Small pickups sold pretty well in the United States during the Malaise Era, and Ford and GM cashed in by importing and rebadging Mazda and Isuzu trucks, respectively. Chrysler, late to the party, turned to longtime partner Mitsubishi and began bringing in first-generation Forte pickups, starting in the 1979 model year.
Here’s a Dodge-badged version I found last week in a Denver self-service yard.
The Dodge Ram 50 (aka Dodge D50) and Plymouth Arrow pickup were cheap, fairly reliable, and got the job done. Once Mitsubishi started selling vehicles in the United States under its own badging, small-truck shoppers could buy a Mighty Max version as well.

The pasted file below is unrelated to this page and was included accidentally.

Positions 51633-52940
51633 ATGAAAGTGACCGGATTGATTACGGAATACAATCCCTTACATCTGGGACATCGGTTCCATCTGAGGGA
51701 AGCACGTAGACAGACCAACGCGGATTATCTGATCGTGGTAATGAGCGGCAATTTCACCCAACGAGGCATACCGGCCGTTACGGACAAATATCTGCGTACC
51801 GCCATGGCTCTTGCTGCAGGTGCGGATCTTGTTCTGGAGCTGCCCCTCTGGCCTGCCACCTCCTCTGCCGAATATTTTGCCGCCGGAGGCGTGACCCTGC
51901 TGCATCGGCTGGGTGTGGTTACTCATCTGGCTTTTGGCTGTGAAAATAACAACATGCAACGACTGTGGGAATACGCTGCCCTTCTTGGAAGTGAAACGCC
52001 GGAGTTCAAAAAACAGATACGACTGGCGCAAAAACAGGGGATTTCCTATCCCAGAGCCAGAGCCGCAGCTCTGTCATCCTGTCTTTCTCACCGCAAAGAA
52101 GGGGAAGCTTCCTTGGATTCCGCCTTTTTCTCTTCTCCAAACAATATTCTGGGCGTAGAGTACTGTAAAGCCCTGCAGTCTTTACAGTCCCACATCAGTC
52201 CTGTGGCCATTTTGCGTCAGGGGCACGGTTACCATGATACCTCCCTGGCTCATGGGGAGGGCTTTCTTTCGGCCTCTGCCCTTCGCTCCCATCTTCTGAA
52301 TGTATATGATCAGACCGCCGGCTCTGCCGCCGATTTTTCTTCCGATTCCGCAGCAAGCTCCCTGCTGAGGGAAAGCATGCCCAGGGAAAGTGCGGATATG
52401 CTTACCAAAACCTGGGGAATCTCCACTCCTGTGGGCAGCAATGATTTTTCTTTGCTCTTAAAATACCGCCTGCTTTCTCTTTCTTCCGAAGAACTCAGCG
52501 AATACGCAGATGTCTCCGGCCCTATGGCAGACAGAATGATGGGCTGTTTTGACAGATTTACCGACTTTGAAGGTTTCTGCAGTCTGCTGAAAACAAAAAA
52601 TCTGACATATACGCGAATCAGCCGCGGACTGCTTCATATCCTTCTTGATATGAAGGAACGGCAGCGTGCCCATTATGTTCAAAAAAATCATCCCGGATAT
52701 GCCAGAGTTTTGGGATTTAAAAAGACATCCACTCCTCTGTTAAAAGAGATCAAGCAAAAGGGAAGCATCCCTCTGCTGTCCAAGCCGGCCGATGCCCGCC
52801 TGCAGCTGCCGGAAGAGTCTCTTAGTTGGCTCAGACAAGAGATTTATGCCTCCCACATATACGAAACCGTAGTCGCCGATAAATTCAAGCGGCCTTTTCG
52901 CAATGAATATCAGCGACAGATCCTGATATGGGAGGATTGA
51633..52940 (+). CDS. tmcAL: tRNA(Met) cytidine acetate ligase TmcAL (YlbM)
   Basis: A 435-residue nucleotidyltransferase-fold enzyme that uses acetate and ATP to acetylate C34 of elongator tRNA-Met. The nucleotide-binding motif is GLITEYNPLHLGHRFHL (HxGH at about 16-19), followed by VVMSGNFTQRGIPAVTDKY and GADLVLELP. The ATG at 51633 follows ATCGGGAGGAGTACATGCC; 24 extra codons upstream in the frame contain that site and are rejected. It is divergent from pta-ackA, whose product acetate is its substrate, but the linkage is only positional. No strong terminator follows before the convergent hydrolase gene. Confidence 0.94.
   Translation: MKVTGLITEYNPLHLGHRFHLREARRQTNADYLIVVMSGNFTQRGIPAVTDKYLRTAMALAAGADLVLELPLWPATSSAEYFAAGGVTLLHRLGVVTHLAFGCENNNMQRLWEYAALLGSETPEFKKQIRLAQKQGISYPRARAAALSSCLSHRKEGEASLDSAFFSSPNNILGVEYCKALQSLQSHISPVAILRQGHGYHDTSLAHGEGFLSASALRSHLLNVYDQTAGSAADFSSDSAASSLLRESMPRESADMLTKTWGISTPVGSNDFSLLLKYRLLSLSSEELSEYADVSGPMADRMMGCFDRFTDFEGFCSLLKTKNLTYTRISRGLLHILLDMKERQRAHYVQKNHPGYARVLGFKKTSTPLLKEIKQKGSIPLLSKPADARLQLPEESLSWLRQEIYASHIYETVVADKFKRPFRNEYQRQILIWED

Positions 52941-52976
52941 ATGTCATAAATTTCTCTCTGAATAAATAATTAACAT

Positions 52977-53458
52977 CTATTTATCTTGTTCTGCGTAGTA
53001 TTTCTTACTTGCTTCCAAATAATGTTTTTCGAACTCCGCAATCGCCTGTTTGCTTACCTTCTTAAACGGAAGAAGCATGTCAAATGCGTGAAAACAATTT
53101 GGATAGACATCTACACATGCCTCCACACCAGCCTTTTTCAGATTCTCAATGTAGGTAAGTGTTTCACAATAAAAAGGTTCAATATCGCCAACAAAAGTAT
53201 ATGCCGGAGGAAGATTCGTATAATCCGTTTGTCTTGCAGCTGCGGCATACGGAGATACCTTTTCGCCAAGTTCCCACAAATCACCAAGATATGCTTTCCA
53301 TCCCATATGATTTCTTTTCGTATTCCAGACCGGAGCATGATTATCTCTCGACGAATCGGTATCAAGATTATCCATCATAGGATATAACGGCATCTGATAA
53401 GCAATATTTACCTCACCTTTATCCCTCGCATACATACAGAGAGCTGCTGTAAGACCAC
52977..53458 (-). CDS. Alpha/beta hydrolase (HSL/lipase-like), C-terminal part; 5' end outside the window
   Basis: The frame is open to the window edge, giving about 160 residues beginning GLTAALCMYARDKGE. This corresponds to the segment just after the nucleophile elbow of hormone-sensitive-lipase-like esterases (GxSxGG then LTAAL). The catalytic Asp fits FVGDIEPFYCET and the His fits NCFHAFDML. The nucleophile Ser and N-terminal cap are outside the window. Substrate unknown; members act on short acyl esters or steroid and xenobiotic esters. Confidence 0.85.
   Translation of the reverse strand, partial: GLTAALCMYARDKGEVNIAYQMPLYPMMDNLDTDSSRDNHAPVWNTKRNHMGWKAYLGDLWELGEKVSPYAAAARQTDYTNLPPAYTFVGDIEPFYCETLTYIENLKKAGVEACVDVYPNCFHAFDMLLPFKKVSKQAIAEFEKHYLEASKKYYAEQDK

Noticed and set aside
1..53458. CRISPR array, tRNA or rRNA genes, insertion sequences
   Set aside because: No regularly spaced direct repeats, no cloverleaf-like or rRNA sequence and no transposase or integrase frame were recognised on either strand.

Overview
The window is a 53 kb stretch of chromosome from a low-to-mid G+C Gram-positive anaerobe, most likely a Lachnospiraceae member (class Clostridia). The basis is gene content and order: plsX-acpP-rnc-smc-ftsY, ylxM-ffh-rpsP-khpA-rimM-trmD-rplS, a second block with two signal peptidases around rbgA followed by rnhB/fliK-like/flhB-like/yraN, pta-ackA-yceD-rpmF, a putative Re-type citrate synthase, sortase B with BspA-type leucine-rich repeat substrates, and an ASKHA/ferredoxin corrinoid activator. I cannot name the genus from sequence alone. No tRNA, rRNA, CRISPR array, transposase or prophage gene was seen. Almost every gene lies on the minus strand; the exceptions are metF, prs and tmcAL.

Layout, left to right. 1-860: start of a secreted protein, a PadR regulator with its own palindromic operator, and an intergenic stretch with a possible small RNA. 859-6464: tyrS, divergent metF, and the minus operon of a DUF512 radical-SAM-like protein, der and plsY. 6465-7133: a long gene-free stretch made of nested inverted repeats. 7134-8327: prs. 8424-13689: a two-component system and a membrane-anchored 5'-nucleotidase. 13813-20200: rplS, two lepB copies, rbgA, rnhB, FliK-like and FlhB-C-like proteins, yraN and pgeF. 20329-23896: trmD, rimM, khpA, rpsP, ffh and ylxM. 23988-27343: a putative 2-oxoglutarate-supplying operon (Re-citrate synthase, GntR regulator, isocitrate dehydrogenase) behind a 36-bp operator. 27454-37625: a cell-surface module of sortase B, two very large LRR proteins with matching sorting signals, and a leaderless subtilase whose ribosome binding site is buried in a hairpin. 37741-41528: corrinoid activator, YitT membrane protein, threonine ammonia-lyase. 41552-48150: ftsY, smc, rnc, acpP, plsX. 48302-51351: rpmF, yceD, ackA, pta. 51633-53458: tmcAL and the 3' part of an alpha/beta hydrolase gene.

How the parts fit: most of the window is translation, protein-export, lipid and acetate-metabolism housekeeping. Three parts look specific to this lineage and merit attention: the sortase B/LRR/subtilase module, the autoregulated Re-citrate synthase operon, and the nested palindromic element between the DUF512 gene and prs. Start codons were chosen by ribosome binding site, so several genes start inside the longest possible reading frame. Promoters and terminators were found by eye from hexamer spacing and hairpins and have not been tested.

The 2.6-liter Astron four-cylinder engine powered a bewildering assortment of US-market vehicles, from the K-Cars with “Hemi 2.6” engines to the exquisitely 1980s Mitsubishi Starion.
This truck has plenty of body filler and general hooptieness, but doesn’t seem rusty.
A very simple little truck, with simple controls and not much to go wrong. And now its constituent materials will reenter the commodities food chain.
The best EPA fuel economy of all small pickups with optional automatic transmissions? Yes, the D50 and its optimistic 28 highway miles per gallon.
You don’t have to look tough to be tough.
By 1983, the Ram 50 had to compete with the identical Mighty Max.